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    9 Mar 2016

    $1.2 million for Gov. Rick Snyder's attorneys a 'kick in the teeth to taxpayers'

     Gov. Rick Snyder plans to pay attorneys $1.2 million for Flint water work, while Attorney General Bill Schuette requested $1.5 million to pay a law firm investigating the crisis. 
    Gov. Rick Snyder expanded contracts for attorneys in connection with the Flint water crisis, according to a March 8 agenda of the State Administrative Board. 
    "It's beyond outrageous that Snyder wants to take $1.2 million from Michigan taxpayers to pay for defense attorneys over his involvement in the poisoning of Flint's water," Michigan Democratic Party Chair Brandon Dillon said in a March 8 statement.
    The agenda states Snyder "authorized an agreement with Barris, Sott, Denn & Driker, for the provision of legal services related to civil litigation about municipal drinking water in the City of Flint, Michigan, in an amount not to exceed $400,000."
    Snyder "authorized an agreement with Warner Norcross & Judd LLP, for the provision of legal services related to records management issues and investigations regarding municipal drinking water in the City of Flint, Michigan, in an amount not to exceed $800,000."
    Ari Adler, spokesman for the governor's office, said much of the costs are for processing the "enormous amount of data" including emails that must be processed including redaction for public release.  
    The cost is "based on work already completed and the workload looking ahead, and everything in between," Adler said, including workload for state departments responding to Freedom of Information Act requests, documents needed for court cases, and the "move of the the governor to be transparent" by releasing emails. 
    The use of state funds is appropriate for the transparency initiative and the rest of the work, Adler said.
    Information is being released, now up to 15 batches and thousands of pages of emails, to respond to questions in the public and misinformation, Adler said.
    The hired attorneys will also respond to requests for information from the Attorney General's office investigation, he said.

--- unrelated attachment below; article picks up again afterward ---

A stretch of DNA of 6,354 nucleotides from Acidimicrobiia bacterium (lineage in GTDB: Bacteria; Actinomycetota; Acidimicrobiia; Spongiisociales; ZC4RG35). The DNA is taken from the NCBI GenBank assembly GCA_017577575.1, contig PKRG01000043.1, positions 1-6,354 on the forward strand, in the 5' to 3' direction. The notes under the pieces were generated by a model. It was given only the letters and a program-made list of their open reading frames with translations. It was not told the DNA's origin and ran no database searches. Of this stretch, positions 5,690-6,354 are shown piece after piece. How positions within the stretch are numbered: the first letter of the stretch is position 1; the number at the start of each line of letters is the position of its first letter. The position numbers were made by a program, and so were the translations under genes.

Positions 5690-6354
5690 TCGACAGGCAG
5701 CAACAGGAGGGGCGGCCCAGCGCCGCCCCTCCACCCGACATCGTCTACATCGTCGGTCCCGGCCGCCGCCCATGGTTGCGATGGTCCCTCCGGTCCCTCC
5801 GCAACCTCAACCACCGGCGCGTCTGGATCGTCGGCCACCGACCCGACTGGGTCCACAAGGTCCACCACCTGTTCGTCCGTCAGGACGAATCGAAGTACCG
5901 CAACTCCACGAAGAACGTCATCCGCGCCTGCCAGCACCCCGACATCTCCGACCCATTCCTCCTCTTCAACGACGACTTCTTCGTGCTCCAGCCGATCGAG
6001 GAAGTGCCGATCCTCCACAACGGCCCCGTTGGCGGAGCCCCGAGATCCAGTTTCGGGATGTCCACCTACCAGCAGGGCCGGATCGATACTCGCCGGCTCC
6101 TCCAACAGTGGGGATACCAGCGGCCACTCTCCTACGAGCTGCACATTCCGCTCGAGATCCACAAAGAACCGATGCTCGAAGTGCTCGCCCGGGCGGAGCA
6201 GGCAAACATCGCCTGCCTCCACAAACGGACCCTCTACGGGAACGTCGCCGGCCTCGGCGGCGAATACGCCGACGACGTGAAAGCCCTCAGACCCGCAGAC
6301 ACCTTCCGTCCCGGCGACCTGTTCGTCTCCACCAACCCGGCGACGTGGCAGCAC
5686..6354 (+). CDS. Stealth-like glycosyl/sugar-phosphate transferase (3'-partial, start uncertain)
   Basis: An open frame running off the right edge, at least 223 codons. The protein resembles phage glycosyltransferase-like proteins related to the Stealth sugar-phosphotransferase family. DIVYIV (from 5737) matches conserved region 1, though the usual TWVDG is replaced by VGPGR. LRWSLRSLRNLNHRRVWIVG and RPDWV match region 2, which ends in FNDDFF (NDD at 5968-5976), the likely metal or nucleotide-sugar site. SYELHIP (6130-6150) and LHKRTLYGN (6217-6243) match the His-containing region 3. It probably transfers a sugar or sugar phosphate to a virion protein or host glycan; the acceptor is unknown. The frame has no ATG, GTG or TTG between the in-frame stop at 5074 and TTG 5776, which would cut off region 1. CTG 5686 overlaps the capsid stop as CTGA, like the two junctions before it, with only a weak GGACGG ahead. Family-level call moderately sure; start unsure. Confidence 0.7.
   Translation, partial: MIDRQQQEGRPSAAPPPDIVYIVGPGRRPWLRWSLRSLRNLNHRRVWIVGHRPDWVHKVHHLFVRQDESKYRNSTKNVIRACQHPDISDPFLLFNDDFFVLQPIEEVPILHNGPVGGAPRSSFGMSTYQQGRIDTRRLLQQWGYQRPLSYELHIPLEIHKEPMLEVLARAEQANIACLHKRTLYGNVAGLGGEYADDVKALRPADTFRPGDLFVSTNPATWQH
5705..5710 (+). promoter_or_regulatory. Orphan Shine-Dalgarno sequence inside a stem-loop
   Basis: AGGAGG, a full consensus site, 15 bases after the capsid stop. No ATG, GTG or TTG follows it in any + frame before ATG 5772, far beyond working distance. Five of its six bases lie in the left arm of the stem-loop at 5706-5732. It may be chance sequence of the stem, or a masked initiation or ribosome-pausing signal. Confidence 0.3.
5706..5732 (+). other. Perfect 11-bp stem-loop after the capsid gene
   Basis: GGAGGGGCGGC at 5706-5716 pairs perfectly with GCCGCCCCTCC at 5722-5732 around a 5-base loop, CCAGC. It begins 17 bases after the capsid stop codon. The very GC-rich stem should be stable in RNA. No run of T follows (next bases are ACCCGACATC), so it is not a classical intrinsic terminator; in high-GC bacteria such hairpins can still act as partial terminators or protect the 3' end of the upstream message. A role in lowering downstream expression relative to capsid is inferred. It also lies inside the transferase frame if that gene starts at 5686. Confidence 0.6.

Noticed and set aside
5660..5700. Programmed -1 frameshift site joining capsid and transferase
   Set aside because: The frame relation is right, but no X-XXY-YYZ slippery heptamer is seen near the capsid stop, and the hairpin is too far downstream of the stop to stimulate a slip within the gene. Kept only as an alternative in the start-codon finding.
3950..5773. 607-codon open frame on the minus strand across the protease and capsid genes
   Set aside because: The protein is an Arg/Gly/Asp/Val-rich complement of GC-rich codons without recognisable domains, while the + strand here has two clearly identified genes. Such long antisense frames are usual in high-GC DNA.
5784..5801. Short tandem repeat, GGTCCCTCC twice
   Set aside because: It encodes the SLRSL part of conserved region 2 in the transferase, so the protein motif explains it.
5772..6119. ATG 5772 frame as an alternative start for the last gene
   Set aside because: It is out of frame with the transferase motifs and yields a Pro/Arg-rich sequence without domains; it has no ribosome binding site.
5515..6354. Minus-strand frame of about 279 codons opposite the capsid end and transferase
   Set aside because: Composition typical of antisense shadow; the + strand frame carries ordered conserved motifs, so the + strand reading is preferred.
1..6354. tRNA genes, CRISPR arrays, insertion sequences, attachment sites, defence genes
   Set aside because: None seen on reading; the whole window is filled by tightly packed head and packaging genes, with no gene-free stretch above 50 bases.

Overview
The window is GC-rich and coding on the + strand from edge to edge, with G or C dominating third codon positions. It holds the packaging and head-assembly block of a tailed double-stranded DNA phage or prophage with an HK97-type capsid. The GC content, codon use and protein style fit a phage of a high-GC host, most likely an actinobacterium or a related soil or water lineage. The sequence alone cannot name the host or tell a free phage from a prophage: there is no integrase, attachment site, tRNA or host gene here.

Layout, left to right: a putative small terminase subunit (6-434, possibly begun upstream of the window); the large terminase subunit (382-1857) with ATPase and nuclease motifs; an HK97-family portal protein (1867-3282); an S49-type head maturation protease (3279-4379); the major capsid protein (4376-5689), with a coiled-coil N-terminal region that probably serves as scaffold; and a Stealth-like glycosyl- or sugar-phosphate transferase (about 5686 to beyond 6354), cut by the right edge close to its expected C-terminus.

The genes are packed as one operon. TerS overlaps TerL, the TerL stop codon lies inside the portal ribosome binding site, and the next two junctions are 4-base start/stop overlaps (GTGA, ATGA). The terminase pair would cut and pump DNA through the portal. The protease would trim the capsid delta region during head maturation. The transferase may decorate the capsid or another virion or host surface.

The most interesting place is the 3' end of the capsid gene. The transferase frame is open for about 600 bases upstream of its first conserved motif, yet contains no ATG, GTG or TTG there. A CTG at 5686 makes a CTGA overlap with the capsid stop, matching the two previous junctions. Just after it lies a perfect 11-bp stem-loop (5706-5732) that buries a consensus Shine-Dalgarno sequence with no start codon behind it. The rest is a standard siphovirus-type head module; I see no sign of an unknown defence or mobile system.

"You can't just magically make things appear," Adler said. "You have to search for them and process them." 
    Dillon said taxpayers are footing Snyder's and Schuette's legal bills related to the Flint water crisis.
    "That money should go toward replacing lead pipes and getting safe drinking water to Flint families, not for Snyder's defense attorneys," Dillon said.
    Adler responded that the governor's office is working to help the people of Flint, saying approximately $70 million has been secured out of $230 million the governor's office proposed. 
    Senate Minority Leader Jim Ananich, D–Flint, criticized the development. 
    "Paying more for high-priced lawyers than we are for school nurses or fully refunding victims is another kick in the teeth to taxpayers and my community. Our priority should be sending every resource we can to removing pipes and protecting kids, not covering legal fees."
    Flood Law funding
    The office of Attorney General Bill Schuette requested $1.5 million in taxpayer dollars to pay Flood Law, according to the agenda. 
    Schuette appointed Todd Flood of Flood Law LLC to investigate the Flint water crisis, drawing criticism at the time because he made political donations to politicians including Snyder.  
    "Instead of conducting a truly independent investigation into the cause of the Flint water crisis, Bill Schuette is funneling $1.5 million in taxpayer dollars to Todd Flood, who has contributed thousands of dollars to Bill Schuette, and thousands more to Rick Snyder - the man he is supposed to be investigating," Dillon said in a March 8 statement.
    "The people of Flint deserve better."
    AG Spokeswoman Andrea Bitely said the Attorney General is "running an independent, broad-based investigation team that will leave no stone unturned."
    The contract covers the costs of the entire team of of 25 including prosecutors and investigators, and anticipates "reasonable expenses" going forward," Bitely said.
    The cost also covers information technology, Bitely said, "to conduct an independent, outside investigation on the non-governor's office side of the conflict wall, not connected in any way to the administration nor subject to the monitoring of the administration."

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